New Report Outlines How the World Can Ditch Fossil Fuels by 2050
Scientists have developed an ambitious plan to almost fully power the planet on renewables by 2050. The report concludes that moving to a fossil fuel free future will create jobs and cut health costs. The findings are published in Joule.
The research, conducted by a team of thirty scientists, outlines the plan for how to reach a majority of the world's countries being powered entirely by renewable energy by 2050. The interdisciplinary group explains, "our findings suggest that the benefits are so great that we should accelerate the transition to wind, water, and solar, as fast as possible. By retiring fossil-fuel systems early wherever we can."
While it seems simple that moving away from fossil fuels will make us happier and healthier, the research is now available. The team of scientists, including Mark Delucchi from the University of California, Berkeley explain that if just three-quarters of the world were running on renewables, the reduction in air pollution would save more than more than 4.6 million children who die each year from premature deaths related to lung health.
Research began in the US now looks globally
The research was initially shown at the 2015 United Nations Climate Change Conference (known as COP 21 or CMP 11) to world leaders who were meeting to discuss the global impact of climate change. Previous to this iteration the research had been a US only road map describing how the 50 US states could make the move away from fossil fuels towards renewable energy. The studies were sponsored by the non-profit organization, The Solutions Project.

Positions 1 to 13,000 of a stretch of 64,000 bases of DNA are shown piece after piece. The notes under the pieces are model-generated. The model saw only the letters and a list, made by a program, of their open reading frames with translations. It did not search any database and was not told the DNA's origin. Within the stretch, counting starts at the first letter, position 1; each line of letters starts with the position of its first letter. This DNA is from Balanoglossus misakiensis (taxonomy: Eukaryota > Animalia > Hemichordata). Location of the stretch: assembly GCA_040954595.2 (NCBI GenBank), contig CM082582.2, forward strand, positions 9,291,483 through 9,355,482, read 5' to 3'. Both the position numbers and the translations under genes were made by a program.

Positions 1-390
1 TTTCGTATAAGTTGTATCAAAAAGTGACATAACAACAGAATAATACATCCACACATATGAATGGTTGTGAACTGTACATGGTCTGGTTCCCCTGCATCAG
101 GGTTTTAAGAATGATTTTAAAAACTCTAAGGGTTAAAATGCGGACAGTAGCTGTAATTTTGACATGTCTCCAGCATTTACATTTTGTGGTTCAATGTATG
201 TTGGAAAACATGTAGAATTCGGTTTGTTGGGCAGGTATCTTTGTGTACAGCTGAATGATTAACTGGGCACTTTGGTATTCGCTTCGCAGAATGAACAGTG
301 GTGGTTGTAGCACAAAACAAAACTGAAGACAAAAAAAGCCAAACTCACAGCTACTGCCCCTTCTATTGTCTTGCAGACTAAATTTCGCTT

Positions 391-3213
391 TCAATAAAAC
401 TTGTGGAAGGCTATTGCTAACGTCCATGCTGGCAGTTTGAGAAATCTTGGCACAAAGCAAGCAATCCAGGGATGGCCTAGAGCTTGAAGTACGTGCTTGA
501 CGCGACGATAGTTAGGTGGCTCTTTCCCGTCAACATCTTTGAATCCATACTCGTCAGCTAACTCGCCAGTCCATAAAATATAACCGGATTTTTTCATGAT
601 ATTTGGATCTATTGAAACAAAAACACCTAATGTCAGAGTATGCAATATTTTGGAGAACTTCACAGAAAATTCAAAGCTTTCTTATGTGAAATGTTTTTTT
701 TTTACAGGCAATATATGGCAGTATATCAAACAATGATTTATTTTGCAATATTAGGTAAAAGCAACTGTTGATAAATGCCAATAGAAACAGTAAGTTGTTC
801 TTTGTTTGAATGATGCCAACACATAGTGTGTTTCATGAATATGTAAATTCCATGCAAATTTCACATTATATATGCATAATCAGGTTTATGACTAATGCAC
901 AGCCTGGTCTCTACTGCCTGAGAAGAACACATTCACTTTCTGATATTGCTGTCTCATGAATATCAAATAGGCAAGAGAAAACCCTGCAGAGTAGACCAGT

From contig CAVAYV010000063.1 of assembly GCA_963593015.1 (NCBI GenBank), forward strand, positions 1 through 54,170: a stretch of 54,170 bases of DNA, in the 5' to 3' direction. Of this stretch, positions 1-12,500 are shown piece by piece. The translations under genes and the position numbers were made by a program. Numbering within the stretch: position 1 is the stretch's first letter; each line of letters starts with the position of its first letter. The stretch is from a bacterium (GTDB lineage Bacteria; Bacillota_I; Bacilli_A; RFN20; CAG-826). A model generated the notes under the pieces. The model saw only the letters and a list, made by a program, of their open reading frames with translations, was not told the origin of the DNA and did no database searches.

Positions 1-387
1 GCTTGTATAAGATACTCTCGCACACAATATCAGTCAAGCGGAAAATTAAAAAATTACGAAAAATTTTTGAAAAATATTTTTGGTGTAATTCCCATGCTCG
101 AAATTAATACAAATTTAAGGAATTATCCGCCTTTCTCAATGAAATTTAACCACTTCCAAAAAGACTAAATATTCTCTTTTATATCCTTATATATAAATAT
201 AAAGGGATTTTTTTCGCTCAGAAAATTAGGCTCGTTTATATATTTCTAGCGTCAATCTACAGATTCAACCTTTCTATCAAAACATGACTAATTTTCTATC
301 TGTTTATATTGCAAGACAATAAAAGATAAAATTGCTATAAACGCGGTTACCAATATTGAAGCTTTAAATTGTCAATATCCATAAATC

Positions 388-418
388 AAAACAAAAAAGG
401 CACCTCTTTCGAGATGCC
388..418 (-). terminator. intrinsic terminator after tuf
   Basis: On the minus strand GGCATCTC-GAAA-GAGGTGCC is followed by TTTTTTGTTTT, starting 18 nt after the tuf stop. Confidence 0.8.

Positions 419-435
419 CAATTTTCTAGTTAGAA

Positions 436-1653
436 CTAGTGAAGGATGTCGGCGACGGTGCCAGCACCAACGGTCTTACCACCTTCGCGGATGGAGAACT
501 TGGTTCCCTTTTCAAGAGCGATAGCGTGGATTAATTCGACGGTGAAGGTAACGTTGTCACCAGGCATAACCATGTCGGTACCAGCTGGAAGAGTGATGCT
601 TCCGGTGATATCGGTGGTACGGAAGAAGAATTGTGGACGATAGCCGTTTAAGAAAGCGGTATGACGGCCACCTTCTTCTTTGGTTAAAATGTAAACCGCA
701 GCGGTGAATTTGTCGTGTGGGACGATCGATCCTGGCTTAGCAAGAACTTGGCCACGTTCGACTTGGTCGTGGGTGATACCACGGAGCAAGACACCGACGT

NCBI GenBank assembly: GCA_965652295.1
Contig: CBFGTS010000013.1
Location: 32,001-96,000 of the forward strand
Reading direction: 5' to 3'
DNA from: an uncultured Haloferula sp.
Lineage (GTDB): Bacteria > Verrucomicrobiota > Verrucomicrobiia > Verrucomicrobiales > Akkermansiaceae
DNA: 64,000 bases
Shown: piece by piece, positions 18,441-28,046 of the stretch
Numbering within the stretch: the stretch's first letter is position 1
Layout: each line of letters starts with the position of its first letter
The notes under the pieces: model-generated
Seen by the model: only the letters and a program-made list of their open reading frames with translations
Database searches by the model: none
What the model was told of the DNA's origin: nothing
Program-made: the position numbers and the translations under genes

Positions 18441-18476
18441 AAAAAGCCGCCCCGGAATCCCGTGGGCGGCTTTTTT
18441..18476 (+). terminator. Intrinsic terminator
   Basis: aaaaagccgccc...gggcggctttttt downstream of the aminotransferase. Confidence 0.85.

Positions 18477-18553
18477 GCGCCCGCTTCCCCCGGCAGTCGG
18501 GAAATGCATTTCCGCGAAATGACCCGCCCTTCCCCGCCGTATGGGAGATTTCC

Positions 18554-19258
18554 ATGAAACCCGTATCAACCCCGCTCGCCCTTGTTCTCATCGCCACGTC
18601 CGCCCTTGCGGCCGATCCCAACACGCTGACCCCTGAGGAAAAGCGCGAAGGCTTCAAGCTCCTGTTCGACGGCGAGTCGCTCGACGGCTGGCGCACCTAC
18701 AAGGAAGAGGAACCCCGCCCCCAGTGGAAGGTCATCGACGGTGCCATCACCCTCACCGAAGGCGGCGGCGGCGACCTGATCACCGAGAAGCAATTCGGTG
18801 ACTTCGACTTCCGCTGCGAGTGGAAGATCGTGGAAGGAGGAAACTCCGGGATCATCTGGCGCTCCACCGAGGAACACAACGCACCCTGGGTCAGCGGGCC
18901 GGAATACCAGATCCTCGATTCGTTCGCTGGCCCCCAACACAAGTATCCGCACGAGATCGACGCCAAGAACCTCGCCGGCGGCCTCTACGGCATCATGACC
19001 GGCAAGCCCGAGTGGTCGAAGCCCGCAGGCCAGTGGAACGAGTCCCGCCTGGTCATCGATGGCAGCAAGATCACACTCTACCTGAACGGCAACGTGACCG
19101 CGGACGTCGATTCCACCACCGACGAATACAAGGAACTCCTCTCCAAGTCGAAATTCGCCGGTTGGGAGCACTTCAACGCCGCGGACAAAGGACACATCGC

Most countries already have the resources required
Co-founder Stanford University's Mark Z. Jacobson said, “What I find most exciting about the results of this study is that every country that we examined has sufficient resources to power itself, although in the case of a couple of tiny countries with very high populations, this might require either importing energy from their neighbor or using an unusually high amount of offshore energy,”
Larger countries with more landmass respective to their populations have greater flexibility in finding appropriate sites to install renewable energy plants. The research is based on the assessment of the capability of 139 countries to transition to 100 percent renewable power within three decades. Jacobson outlines the net project of the groups, saying, "We are next developing roadmaps for individual cities to go to 100 percent clean, renewable energy.”
While many countries are already hitting their Paris Agreement targets, looking beyond 2020 to new ambitious targets is essential. At the moment which country will emerge as the first to go completely renewable is still unclear. While many countries rely on renewable power for most of their needs, petrol cars and polluting industry all need to be taken into account.
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Known as ART, the amphibious robot could help with monitoring challenging terrestrial-aquatic ecosystems.